Sunday, September 4, 2011

Movie vs. Book: ALTERED STATES


Director: Ken Russell
Cast: William Hurt, Blair Brown, Bob Balaban, Charles Haid, Thaao Penghlis and Drew Barrymore

I don’t want to like Altered States. Paddy Chayefsky disowned the movie because he felt like it went over the top. I haven’t read the book (although after reading Bill’s write-up, I want to) but I’m pretty sure he’s correct because the movie is way over the top. Out of loyalty to the author, I want to hate the movie. But I can’t; in fact, I love this movie.

Altered States was directed by Ken Russell (who also directed the Lair of the White Worm previously reviewed in this column) and introduced William Hurt to movie audiences. He is perfect as Eddie Jessup, a scientist using both sensory deprivation and hallucinogens in an attempt to reach deep into the subconscious and reach the genetic memory of early, pre-historic man. In the process he alters his DNA and physical makeup and starts becoming that pre-historic man in physical form. That part of the movie is very interesting, but really, not enough to make me love the movie as much as I do.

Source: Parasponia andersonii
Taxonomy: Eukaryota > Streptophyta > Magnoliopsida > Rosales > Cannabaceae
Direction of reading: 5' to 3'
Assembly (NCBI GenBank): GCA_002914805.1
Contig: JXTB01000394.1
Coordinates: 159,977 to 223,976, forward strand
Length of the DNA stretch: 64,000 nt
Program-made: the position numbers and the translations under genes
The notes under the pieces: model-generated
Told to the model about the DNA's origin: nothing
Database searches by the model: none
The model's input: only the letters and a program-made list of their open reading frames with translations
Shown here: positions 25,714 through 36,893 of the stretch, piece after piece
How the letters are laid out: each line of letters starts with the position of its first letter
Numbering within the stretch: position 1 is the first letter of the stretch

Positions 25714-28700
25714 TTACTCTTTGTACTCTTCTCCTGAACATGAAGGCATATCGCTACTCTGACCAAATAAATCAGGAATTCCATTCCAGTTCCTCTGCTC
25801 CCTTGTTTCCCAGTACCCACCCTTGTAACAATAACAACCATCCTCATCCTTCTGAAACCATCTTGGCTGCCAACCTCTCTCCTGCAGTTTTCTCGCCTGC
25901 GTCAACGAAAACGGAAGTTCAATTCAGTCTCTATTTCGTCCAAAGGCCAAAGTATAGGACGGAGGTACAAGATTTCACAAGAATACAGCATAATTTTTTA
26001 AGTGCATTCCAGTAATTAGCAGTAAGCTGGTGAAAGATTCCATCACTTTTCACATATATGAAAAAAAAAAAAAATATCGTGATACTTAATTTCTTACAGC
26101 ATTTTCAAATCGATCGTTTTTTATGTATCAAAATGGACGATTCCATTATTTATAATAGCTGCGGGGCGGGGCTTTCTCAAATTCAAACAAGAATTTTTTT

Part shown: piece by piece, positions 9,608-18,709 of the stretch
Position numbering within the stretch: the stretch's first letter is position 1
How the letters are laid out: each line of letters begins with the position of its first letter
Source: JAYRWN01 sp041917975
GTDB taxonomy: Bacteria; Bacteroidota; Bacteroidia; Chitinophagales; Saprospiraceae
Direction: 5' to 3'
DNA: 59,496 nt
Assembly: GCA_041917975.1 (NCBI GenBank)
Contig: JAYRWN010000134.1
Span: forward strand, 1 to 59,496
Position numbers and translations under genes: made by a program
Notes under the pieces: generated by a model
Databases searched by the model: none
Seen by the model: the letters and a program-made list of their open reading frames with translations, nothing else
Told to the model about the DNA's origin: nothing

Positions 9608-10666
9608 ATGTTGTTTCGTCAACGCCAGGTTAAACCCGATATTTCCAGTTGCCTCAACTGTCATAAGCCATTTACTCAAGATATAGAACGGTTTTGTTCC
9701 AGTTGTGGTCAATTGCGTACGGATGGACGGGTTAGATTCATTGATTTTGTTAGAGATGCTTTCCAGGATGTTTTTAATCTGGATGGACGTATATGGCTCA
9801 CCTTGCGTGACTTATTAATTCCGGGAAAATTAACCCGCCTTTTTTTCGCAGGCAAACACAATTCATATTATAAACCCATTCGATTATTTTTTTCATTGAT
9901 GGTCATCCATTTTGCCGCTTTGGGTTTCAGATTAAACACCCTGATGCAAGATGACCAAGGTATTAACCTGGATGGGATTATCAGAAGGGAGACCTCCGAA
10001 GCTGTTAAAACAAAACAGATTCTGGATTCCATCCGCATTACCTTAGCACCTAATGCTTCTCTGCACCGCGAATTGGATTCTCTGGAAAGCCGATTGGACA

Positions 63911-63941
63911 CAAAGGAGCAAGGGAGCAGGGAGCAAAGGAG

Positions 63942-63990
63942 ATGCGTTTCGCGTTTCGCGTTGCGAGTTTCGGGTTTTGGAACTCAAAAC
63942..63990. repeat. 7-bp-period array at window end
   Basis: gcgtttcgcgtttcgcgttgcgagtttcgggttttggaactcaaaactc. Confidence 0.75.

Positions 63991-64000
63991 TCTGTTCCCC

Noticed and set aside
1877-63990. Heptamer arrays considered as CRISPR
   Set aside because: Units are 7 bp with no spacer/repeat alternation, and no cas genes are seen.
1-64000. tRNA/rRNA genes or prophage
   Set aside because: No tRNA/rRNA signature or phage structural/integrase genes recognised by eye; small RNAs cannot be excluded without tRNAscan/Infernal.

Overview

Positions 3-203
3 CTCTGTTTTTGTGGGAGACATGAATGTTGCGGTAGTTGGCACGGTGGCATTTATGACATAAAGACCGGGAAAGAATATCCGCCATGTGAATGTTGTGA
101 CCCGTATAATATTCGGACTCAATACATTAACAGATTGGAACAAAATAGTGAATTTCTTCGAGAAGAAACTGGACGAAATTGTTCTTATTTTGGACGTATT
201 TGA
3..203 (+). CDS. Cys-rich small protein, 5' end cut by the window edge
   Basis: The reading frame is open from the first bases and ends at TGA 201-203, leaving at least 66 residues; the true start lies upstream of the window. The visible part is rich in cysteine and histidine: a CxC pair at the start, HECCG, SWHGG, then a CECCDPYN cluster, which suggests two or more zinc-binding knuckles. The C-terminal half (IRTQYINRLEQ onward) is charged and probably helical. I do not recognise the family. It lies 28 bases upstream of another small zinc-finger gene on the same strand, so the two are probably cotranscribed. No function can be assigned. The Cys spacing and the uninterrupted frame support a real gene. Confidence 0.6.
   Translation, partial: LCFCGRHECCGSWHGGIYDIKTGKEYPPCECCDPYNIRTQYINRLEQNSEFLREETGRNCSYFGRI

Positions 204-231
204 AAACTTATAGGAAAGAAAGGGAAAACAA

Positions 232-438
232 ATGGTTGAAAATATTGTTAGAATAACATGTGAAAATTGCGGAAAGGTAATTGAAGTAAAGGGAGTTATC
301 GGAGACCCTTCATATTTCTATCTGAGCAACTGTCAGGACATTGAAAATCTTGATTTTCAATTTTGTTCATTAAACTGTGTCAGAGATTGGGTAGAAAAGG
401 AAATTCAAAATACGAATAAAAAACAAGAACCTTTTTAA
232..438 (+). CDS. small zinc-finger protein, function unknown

ALTERED STATES by Paddy Chayefsky (1978)

This book was a pleasant reminder of everything I liked about some of the literary fiction of the 1970s. The author challenged himself and the reader by incorporating his theories and viewpoints into the science of the day, and then trying to present that science within the story in a way that supplements the reader's appreciation of the novel rather than undermines it.

This story is science-heavy, and it is necessary to follow the science for an understanding of the action. It is not, however, necessary to truly comprehend the science. The reader merely needs to get a feel for what is happening and Chayefsky recognizes this fact and plays to it perfectly.

The story is written almost like a play, which makes sense considering the author's credentials as a successful playwright. We see the development of the character in stages through specific incidents in their adult life, with no growth established or even hinted at outside of those incidents.

That criticism aside, this is a brilliant piece of science fiction by someone who doesn't write science fiction, and a very good piece of horror fiction by someone who doesn't belong to the horror community.

Four stars out of five